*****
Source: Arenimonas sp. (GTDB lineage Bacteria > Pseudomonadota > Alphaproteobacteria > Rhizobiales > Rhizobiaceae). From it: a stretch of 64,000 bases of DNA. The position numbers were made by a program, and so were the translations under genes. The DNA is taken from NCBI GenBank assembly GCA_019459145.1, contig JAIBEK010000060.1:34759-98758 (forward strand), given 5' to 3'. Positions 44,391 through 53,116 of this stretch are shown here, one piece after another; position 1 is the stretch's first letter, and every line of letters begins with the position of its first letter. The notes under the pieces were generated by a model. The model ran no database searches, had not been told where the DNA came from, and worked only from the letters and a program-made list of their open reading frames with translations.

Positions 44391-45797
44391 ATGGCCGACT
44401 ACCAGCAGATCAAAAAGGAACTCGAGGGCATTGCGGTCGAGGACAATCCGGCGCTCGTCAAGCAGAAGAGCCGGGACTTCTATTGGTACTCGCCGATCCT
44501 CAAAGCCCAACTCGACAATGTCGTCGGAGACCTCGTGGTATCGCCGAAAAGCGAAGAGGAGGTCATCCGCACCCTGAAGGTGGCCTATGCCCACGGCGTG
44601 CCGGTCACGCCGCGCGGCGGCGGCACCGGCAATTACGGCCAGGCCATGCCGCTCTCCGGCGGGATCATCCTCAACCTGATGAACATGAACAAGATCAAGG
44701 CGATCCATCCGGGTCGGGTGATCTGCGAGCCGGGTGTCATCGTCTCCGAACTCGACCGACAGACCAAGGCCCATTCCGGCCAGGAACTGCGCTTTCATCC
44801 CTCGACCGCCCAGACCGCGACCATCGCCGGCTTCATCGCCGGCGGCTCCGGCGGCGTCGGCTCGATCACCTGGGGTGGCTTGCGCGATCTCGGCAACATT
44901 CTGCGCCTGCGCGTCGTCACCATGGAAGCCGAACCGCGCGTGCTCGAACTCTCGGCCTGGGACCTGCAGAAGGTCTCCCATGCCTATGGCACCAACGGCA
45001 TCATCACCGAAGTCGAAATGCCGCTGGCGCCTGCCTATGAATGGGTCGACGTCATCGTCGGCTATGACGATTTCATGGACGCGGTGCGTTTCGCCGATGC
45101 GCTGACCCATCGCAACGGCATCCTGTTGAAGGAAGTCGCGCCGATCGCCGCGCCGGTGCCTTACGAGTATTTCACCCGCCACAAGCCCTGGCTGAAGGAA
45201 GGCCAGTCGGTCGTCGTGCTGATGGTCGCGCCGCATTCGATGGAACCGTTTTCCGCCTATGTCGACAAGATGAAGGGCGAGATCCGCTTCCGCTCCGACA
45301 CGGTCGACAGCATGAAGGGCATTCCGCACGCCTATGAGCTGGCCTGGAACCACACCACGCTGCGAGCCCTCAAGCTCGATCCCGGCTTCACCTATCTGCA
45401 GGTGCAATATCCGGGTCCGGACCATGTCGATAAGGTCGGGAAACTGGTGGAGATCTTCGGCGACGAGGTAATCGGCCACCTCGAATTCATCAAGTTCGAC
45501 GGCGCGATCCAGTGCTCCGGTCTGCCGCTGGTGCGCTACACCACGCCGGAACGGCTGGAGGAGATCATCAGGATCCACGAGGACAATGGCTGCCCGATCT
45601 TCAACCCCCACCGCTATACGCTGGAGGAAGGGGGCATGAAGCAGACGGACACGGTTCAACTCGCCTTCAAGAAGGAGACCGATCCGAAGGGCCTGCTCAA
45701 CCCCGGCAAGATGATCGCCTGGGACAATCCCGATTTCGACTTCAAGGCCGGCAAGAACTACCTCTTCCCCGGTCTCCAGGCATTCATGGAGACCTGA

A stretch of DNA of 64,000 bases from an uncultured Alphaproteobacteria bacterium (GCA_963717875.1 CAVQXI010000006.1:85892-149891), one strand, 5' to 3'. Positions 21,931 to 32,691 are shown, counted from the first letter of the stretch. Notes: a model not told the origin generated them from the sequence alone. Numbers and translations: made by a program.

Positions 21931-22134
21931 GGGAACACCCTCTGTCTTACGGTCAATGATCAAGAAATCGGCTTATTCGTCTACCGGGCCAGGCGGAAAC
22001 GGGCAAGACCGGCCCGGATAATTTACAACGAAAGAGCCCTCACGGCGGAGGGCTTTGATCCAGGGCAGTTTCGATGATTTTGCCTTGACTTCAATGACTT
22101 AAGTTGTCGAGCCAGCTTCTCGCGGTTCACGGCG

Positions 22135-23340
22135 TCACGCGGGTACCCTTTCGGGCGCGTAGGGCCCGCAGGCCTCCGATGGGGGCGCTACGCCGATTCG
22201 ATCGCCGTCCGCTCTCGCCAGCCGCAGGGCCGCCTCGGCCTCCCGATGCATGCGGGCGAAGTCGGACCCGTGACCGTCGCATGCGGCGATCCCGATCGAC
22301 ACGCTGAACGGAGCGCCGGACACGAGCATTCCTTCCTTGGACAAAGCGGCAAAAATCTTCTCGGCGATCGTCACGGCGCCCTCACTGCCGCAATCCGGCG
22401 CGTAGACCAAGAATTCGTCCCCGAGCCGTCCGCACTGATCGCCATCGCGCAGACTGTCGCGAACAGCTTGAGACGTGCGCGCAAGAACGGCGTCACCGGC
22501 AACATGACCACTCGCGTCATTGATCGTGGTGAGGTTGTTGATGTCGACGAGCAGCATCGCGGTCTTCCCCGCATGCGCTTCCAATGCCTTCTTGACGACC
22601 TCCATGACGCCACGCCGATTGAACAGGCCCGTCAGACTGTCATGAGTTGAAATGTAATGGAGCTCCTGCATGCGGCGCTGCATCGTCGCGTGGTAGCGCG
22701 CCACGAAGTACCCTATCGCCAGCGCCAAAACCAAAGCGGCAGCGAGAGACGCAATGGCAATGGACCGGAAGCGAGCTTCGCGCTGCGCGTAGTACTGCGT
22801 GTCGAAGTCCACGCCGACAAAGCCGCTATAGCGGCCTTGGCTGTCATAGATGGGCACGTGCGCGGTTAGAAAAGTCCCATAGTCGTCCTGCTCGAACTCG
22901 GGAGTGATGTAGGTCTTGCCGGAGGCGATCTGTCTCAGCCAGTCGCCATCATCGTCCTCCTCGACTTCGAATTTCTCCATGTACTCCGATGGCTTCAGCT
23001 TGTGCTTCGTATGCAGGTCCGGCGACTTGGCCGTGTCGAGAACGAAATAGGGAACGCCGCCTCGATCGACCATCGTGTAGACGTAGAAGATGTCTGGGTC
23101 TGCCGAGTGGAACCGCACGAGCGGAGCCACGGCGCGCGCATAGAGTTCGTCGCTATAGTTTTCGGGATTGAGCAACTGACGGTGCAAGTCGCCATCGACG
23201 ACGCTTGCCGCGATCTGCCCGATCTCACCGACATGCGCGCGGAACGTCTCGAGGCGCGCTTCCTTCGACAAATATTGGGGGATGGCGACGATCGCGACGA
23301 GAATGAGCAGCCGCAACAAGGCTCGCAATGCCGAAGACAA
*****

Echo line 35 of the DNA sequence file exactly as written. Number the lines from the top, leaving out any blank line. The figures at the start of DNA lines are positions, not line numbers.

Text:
23201 ACGCTTGCCGCGATCTGCCCGATCTCACCGACATGCGCGCGGAACGTCTCGAGGCGCGCTTCCTTCGACAAATATTGGGGGATGGCGACGATCGCGACGA